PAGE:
Q. I have always led an active lifestyle and enjoy jogging to keep fit. Recently I have begun to have very bad pains in my hip when I get up in the morning and when I rest at night.
I am only 56 I am worried I might have arthritis.
A. Osteoarthritis is inflammation of the joints often caused by overuse or wear and tear. It is the most common form of arthritis and its frequency increases with age.
Over time and with repeated stress on a joint, the bone and cartilage of the joint become damaged leading to pain and swelling. Pain and stiffness are common first symptoms associated with arthritis and these may worsen over time. Your GP may order an X-ray to help in the diagnosis however this is not always necessary. This may show a narrowed joint space or changes of the bone around the joint.
Initially the management of the condition will involve symptom control and lifestyle modification. Keeping as active as possible to strengthen the muscles around the joint is useful and physiotherapy may be helpful also in the management of the condition.
Painkillers may also be used in a step-wise fashion to relieve pain. Initially paracetamol alone or a combination of paracetamol and ibuprofen may be sufficient to control symptoms. Running on a treadmill or grass/sand is preferable to running on a road to limit stress on the joint as well as making sure to wear footwear with good support and cushioning.
If these measures fail, your GP may prescribe stronger medications. These may be stronger anti-inflammatories or combination medications.
Joint injections containing a steroid to reduce inflammation and pain may also be appropriate for pain relief; however, these would more commonly be appropriate for the knee or shoulder. There is some evidence for the use of food supplements especially glucosamine and chondroitin, however this is controversial.
If these measures fail, it may be appropriate to get a referral to an orthopaedic specialist who may discuss the option of joint replacement but this is not needed in the majority of people who will not be severely affected by the condition.
Q. My husband has been diagnosed with mumps. He is 43 and presented generally unwell with very large facial swelling. I am concerned as I thought this was a very uncommon illness in Ireland.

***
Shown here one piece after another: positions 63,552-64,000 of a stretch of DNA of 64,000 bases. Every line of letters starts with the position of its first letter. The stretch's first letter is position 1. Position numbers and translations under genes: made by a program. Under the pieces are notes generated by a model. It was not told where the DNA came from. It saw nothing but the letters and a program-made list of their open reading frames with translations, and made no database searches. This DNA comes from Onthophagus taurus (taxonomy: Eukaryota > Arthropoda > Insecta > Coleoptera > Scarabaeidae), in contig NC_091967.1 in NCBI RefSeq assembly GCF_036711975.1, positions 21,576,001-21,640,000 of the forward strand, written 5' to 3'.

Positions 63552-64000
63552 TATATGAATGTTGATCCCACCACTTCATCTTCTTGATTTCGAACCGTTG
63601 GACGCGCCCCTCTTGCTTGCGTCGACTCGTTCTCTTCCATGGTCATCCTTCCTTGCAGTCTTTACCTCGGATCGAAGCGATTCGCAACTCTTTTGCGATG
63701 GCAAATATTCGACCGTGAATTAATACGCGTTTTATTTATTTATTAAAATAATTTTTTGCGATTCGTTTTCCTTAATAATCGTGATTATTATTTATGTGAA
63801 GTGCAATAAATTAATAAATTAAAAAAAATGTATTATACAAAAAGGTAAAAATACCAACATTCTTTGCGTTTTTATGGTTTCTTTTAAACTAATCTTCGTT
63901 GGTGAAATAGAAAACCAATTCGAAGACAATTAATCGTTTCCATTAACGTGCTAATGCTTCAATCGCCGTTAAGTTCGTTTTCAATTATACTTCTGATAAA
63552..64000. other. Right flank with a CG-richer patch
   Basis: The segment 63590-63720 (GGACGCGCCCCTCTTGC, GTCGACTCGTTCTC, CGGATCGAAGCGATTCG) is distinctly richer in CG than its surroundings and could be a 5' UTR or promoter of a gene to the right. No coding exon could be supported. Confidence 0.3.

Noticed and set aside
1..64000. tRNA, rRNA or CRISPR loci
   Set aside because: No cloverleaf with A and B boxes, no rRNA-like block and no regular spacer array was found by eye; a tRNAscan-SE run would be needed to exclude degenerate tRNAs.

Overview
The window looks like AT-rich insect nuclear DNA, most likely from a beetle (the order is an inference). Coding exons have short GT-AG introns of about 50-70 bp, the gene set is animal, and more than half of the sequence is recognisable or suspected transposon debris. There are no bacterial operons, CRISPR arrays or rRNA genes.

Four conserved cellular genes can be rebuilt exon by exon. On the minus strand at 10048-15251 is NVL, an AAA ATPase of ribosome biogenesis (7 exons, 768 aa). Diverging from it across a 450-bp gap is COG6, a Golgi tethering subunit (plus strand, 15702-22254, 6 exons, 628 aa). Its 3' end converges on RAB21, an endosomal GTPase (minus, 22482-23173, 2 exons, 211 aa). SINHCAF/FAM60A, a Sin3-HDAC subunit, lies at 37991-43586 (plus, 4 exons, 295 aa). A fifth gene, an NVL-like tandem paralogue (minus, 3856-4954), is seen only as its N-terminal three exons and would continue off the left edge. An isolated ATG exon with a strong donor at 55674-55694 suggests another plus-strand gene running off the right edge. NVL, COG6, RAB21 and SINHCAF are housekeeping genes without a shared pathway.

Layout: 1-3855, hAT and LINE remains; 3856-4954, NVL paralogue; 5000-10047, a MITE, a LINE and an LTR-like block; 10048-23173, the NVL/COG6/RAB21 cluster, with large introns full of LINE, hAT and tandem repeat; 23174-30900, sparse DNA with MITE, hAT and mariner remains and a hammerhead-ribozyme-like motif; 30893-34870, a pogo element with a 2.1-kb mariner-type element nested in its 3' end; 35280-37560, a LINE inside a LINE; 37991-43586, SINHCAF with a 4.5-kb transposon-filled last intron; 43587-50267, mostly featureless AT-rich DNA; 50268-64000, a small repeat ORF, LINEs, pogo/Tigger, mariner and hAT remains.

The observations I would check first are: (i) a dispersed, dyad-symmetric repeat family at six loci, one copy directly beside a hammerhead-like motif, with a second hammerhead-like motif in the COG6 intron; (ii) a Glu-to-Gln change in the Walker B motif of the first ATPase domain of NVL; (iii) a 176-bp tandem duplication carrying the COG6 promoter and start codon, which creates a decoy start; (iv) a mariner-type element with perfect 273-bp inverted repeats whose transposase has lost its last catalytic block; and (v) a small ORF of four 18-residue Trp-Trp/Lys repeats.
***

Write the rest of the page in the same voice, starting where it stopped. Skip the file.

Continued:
A. Widespread use of the MMR (measles, mumps and rubella) vaccination has significantly reduced the likelihood of developing mumps. However, it has not been completely eradicated.
It is an important condition as it can be infectious. It is spread by contact with affected individuals (who are infectious a week before they present with facial swelling) and it can have serious complications including infertility and meningitis in affected individuals as well as inflammation of the pancreas or the joints.
Developing mumps in the first trimester of pregnancy may be associated with an increased risk of miscarriage, however, it will not cause harm to the development of the baby. Management of the condition remains within symptom control. Paracetamol and ibuprofen may be given for pain, fever and swelling as well as encouraging adequate fluid intake.
Mumps is caused by a virus and so can be prevented with vaccination. People who present with mumps should be excluded from work or school for five days after they present with the condition and they should be encouraged to complete their course of MMR (If this has not been done), this is generally two doses of MMR vaccine.
Vaccination causes a certain amount of population immunity, however, if insufficient numbers of people in the community are vaccinated, outbreaks of illness may occur. It is important that children are up to date with their immunisation programme.
The first dose of MMR should be given as part of the routine childhood immunisation schedule at 12 months old, with a booster in school at 4-5 years. This should provide immunity against measles, mumps and rubella.
Vaccination itself is generally simple and administered in your GP’s surgery.
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